A record number of Australians have registered to vote in the upcoming federal election.
According to the Australian Electoral Commission, 96.8 per cent of those eligible to vote are enrolled.
At least 5 million of the 16.4 million registered Australian voters are expected to forgo their democracy sausage and vote early in the 2019 federal election.
The enthusiasm for voting early is part of a new trend; many took advantage of pre-polling in Dubbo for the recent state election; that trend looks like it will continue for the federal election.
At the 2007 election, the rate of pre-poll voters was around eight per cent, in 2016 it jumped to more than than 22 per cent, in 2019 it will be higher again.
Australian National University professor Ian McAllister spoke to the Sydney Morning Herald and said by the early 2020s, about 50 per cent of all votes will be cast before election day.
While he does not have a specific projection for 2019, he notes, "it's not going to be less" than in 2016.
Political experts say more and more of us are voting early because we find it convenient. Those voting early on Monday seem to agree.
The most common reasons we hear for voting early are; avoiding the line-up on voting day, avoiding people shoving how to vote cards in your face, knowing who you are voting for, so there is no reason to wait until the day and wanting to have control over when you vote.
Dr Paul Williams of Griffith University said several factors have contributed to the rise in popularity of early voting.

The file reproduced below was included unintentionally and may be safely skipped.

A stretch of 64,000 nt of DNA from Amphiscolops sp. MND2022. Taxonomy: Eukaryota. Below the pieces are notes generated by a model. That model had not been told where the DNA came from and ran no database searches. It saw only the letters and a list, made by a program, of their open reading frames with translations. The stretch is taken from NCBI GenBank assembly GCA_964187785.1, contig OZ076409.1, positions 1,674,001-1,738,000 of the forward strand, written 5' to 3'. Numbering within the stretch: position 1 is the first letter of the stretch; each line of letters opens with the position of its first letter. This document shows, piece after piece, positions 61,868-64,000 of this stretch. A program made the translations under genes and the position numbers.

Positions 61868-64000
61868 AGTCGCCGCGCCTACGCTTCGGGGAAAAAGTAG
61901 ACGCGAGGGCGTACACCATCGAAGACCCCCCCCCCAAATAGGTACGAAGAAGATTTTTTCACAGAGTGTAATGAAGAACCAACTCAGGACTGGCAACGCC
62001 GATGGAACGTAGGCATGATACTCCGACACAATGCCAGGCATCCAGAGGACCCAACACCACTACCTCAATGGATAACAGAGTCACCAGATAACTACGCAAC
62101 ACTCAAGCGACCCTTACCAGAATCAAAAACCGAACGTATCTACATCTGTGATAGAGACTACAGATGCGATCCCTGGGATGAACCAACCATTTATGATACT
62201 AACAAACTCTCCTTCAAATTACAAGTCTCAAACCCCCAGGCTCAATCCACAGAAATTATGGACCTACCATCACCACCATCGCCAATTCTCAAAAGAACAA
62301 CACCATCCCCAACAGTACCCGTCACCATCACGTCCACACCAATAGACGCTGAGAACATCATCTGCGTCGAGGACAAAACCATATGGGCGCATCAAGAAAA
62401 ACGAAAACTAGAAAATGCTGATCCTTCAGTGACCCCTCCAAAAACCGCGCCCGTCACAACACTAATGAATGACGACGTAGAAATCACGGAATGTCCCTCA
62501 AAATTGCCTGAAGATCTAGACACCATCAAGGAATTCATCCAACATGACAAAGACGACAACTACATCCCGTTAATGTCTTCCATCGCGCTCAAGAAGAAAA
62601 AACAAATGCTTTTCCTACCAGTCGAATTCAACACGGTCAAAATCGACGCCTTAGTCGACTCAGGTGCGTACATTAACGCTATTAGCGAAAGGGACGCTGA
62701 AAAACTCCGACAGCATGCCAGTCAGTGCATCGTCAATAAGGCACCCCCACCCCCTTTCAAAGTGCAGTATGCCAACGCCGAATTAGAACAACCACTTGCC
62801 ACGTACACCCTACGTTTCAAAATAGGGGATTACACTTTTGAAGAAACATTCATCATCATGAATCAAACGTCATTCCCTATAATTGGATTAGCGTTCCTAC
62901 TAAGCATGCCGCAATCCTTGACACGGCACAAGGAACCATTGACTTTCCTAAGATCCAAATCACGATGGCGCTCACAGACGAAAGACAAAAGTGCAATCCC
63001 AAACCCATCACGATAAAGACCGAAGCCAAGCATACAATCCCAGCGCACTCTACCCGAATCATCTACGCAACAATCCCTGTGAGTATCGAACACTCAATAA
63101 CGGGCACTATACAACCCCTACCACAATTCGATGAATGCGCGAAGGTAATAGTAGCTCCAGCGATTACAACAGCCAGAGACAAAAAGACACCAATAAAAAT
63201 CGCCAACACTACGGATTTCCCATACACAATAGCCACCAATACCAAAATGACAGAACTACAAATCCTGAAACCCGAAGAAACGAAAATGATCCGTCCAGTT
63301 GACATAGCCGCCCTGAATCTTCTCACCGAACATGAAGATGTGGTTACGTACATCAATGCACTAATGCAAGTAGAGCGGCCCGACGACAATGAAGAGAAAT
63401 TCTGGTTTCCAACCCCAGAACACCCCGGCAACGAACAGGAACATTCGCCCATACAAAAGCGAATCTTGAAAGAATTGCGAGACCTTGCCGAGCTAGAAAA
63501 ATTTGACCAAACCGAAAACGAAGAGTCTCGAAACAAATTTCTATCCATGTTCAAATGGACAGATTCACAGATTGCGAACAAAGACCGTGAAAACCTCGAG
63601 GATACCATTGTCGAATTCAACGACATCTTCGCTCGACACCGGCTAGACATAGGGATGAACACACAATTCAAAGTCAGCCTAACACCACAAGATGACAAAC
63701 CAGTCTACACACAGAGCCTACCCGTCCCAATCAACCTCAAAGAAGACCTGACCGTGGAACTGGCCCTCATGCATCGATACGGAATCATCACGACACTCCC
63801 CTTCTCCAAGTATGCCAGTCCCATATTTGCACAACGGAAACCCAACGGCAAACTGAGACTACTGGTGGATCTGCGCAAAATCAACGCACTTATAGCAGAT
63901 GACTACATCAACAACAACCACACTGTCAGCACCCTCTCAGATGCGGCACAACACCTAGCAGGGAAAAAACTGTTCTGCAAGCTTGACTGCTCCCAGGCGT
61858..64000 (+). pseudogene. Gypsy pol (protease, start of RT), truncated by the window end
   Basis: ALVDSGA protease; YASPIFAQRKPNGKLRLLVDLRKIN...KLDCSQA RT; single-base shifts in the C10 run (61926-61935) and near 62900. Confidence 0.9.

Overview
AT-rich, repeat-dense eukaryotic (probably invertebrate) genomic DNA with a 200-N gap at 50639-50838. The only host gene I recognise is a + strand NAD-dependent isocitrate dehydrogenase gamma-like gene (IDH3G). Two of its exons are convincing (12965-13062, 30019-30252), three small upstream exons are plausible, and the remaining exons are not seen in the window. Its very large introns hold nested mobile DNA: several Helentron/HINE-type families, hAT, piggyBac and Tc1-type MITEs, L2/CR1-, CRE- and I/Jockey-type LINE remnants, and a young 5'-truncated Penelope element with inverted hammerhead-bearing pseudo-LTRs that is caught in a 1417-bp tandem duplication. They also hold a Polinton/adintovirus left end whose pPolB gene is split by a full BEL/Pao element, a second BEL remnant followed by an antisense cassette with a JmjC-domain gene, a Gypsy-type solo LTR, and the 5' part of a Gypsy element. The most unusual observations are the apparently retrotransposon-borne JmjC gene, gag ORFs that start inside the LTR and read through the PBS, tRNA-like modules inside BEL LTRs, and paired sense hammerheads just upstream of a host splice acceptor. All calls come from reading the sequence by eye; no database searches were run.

"The 24/7 lifestyle people now lead certainly has led to an increased amount of people voting early, " he said.
"Some people work Saturday's so they can't vote on the day, we are a transient economy, and culturally we dip in an out, we shop when we want to, we watch television when we want to, we live in a very flexible world, so the Electoral Commission has just accommodated that by making pre-poll voting more accessible."
According to a 2016 Australian Electoral Commission survey, 78 per cent of those who voted on official election day were satisfied with the "length of time you had to wait" to vote. For those who pre-polled, the figure was 95 per cent.
Officially, you need a valid reason to pre-poll, such as you will be travelling, working or having a baby on election day. But it seems those rules have been relaxed.